The Chamber of Commerce is taking HHS and other federal agencies to court over the price transparency law for insurers

HHS heads to court with Chamber of Commerce over insurer price transparency

August 20, 2021
by John R. Fischer, Senior Reporter
The U.S. Department of Health and Human Services and other federal agencies are heading to court with the U.S. Chamber of Commerce over the new price transparency rule for health insurers. Under the law, health insurers and self-insured plans must disclose on their websites pricing for in-network rates, out-of-network rates and prescription drug rates for plans that begin on or after January 1, 2022.

In a suit filed in the U.S. District Court for the Eastern District of Texas, Tyler division, the chamber calls certain requirements in it, namely the publication of rates in machine-readable-files, "arbitrary and capricious” and has asked a judge to dismiss them, according to Modern Healthcare.

The chamber, along with the Tyler Area Chamber of Commerce, argues that doing so would subject consumers to “vast amounts” of complex technical pricing that computers are designed to read. Proponents say this is in line with a provision of the Affordable Care Act, but the chamber says the provision requires that information be presented in “plain language,” which it claims is inconsistent with machine-readable files.

"Because that complicated, unwieldy format cannot be reconciled with Congress's command that disclosures be made in plain language, the machine-readable-file requirements violate the law and must be set aside," they said in the complaint.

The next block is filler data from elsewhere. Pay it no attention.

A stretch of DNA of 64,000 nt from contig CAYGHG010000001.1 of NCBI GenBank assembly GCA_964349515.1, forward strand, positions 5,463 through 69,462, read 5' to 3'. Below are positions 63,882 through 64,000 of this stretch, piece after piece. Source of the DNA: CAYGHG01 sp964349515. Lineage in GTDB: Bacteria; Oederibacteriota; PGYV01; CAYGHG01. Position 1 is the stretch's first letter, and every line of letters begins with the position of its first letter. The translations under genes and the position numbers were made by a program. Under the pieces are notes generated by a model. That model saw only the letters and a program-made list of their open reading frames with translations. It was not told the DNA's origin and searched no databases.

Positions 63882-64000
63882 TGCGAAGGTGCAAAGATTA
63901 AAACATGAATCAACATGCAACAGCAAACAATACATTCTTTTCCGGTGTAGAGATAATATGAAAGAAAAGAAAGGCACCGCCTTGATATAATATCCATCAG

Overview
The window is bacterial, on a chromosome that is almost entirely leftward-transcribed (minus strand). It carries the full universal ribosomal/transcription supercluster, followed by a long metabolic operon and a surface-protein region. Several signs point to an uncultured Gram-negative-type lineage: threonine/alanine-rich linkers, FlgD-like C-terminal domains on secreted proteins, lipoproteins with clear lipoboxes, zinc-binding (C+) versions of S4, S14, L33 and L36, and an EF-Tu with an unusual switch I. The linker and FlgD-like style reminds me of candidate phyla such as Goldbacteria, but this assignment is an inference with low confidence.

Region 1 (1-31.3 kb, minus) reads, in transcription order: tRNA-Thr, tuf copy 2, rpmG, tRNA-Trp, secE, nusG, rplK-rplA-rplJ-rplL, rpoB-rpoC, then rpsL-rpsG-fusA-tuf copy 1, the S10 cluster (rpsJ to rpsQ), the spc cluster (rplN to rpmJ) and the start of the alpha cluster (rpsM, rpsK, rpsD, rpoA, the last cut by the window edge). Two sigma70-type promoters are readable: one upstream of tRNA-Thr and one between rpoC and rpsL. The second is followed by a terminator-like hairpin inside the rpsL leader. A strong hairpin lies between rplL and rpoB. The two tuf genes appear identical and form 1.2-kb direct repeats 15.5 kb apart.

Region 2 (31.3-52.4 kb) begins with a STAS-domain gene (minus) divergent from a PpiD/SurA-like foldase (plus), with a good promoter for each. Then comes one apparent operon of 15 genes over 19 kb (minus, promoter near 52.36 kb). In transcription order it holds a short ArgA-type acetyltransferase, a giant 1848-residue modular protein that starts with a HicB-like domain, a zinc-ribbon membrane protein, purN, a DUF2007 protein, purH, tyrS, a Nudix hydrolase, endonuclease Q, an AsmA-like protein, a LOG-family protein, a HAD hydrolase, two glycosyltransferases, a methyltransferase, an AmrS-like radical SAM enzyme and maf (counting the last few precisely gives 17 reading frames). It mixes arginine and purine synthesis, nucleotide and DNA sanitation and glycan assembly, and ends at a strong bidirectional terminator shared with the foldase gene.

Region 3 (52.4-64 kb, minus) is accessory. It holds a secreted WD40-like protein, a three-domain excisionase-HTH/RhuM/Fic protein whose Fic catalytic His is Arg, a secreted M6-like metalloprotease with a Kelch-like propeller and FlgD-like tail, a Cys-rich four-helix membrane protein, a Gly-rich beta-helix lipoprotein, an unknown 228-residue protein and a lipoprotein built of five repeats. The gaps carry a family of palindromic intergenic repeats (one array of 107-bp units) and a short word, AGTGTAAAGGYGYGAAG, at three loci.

The complaint also suggests that since many patients are covered under employer-sponsored plans, they are unlikely to use the data, and that disclosing prices will allow competitors to see their rates as well. Additionally, the chamber claims that insurers should not have to share their historical net prices for all covered drugs, and that compliance will cost billions in the first year and hundreds of millions annually each year thereafter.

Among the defendants are HHS, CMS, the Department of Labor, the Department of the Treasury and the Internal Revenue Service, all of whom were involved in the enactment of the law. The Justice Department will represent the Labor Department, reports Modern Healthcare.

The chamber is asking that the requirements for historical net prices and machine-readable files be eliminated and that the judge provide injunctive relief from enforcement.

Following the chamber’s lead, the Pharmaceutical Care Management Association also filed a suit against the HHS, the IRS and the Labor Department over the rule, saying that it "offers consumers no actionable information because net prescription drug prices are not charged to consumers and never appear on a bill," and "will likely only confuse them,” reported Reuters.

Passed under the Trump administration in 2019, the price transparency requirement has been met with pushback from insurers, healthcare providers and other opponents, who say the new rule warrants government interference and could potentially undermine competition in insurance negotiations.

Despite going into effect at the beginning of 2020 for hospitals, a survey released in July by found that just over 5% of healthcare providers were complying. This conflicts with American consumer attitudes, with 85% saying in the survey that transparency of healthcare prices, quality metrics and outcomes should be a priority for lawmakers.

CMS has already issued a warning and started auditing hospital websites and reviewing complaints. It also can fine those in violation up to $300 per day.